JEREMIE, Haiti — As the ground shook, Gary Boice remembers his son forcing him down five flights of stairs.
The pair fled for their lives and emerged to chaos in the streets.
"It was unbelievable, I couldn't believe the building held together but it did," Boice said.
The same couldn’t be said for the rest of Jeremie, Haiti – a town in the upper northwest corner of the country long regarded as a hub for art and poetry.
It now lay in near ruins.
Church bells that used to greet worshipers every Sunday near the town square fell silent before they got a chance to ring, after a 7.2 earthquake shook the country last week.
Boice spends over half his year in Haiti with the nonprofit he started called Tek4Kids, an organization out of New Albany, Indiana, that provides technology, electricity and purified water to local school children.
“Done a good job of working with people, educating the students," he said.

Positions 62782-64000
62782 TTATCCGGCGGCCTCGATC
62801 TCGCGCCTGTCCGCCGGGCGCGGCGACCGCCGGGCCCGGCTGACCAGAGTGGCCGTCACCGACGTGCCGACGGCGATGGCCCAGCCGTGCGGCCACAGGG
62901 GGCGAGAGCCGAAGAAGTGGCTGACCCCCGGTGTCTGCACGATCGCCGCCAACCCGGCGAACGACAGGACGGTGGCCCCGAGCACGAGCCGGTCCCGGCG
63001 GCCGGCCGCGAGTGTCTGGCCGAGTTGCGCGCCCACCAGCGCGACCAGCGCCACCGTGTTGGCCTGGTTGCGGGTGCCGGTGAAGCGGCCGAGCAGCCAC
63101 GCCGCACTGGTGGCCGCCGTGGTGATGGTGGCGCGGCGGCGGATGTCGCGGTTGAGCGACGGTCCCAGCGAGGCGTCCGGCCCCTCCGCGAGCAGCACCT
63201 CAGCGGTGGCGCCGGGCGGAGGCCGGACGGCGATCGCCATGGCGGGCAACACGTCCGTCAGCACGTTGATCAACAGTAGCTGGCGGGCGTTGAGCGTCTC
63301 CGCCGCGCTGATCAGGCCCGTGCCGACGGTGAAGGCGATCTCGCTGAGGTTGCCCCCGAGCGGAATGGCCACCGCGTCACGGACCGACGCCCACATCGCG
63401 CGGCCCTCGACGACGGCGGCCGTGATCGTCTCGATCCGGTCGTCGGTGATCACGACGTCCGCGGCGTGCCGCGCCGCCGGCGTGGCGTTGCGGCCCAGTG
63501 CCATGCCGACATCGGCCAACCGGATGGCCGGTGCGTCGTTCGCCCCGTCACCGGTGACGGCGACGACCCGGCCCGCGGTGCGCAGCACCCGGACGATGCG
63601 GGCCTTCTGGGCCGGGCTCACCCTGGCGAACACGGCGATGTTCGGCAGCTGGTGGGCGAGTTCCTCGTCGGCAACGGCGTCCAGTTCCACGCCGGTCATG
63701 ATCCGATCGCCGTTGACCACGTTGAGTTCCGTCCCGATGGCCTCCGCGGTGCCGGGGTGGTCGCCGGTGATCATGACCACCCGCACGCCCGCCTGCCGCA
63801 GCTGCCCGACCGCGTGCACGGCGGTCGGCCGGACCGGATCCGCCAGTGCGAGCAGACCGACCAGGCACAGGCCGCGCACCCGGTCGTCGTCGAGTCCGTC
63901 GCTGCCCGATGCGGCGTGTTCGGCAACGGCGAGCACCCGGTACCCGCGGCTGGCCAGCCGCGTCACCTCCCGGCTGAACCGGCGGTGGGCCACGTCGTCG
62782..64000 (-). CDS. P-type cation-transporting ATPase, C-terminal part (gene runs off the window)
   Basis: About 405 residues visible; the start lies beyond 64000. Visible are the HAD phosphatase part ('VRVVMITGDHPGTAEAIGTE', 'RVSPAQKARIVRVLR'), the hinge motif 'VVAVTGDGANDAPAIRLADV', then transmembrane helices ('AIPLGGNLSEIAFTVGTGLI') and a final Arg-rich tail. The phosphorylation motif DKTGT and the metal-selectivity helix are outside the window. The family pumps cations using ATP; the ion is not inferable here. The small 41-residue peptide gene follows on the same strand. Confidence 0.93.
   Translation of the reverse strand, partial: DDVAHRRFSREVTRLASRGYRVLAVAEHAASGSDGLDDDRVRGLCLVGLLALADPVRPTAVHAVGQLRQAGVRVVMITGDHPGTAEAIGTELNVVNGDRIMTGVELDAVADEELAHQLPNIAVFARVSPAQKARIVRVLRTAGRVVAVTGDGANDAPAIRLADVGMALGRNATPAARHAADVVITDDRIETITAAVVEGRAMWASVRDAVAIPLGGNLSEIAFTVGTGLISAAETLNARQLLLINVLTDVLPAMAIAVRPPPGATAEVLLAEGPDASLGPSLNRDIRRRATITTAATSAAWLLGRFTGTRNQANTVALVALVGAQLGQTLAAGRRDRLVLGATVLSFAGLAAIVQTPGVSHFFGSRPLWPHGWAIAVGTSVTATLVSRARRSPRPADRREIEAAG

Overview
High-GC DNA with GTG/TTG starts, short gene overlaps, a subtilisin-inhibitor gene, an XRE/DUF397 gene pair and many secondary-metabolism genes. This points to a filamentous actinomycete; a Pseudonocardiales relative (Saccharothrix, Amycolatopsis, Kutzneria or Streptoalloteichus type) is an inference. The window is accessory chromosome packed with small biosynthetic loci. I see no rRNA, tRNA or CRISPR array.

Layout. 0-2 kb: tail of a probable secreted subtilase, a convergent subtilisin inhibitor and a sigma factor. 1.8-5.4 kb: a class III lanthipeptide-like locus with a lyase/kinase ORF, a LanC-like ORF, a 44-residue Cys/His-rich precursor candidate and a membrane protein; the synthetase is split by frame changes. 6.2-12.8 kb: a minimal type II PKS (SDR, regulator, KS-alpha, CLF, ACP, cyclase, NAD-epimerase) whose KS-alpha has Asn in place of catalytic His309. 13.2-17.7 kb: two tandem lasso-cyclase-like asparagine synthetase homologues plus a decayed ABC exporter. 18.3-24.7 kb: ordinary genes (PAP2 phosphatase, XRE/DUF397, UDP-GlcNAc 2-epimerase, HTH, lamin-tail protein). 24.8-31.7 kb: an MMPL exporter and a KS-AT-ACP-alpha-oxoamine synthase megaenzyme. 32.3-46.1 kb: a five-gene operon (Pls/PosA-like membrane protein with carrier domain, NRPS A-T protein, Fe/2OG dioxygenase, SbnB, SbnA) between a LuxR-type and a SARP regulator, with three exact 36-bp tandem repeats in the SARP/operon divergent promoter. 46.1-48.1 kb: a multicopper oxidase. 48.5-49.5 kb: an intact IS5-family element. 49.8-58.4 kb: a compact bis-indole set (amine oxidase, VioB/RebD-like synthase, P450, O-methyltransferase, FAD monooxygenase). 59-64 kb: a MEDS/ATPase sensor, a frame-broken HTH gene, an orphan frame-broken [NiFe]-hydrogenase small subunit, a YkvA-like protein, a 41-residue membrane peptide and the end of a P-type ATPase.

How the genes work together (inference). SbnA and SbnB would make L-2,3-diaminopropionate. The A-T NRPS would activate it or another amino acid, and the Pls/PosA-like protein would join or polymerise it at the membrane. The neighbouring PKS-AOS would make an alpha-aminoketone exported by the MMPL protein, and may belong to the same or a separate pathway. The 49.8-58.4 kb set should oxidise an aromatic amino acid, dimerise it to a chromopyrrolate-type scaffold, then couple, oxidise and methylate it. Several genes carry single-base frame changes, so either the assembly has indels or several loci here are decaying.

His work began in 2006, so this isn’t the first disaster Boice has weathered in Haiti. He remembers watching the eye of Category 5 Hurricane Matthew slam into the town back in 2016.
But the type of fear he has seen after this earthquake is more palpable.
"Haitians have had so many problems in the past that they have very much a fear of it because they've lost so many relatives," he said.
The booms and tremors have not stopped yet. Boice said he felt over 20 earthquakes within a 30-mile radius over the past few days.
“Every time the ground shakes, tremors, everyone starts running and screaming," he said.
The death toll continues to rise. As of Tuesday, at least 1,400 people were reported dead.
Boice is staying to help, distributing water to people in need and does not plan to leave until September.
“They always say, 'Why stay during a crisis?' Well, crises are the opportunity to help, that’s the opportunity to help. That’s why we’re here," he said.
He said many of the people in Jeremie are sleeping outside, but that may change with the arrival of Tropical Storm Grace.
The storm drenched Haiti in rain Monday and has not let up, creating more deadly problems for a country that has yet to see an end to them.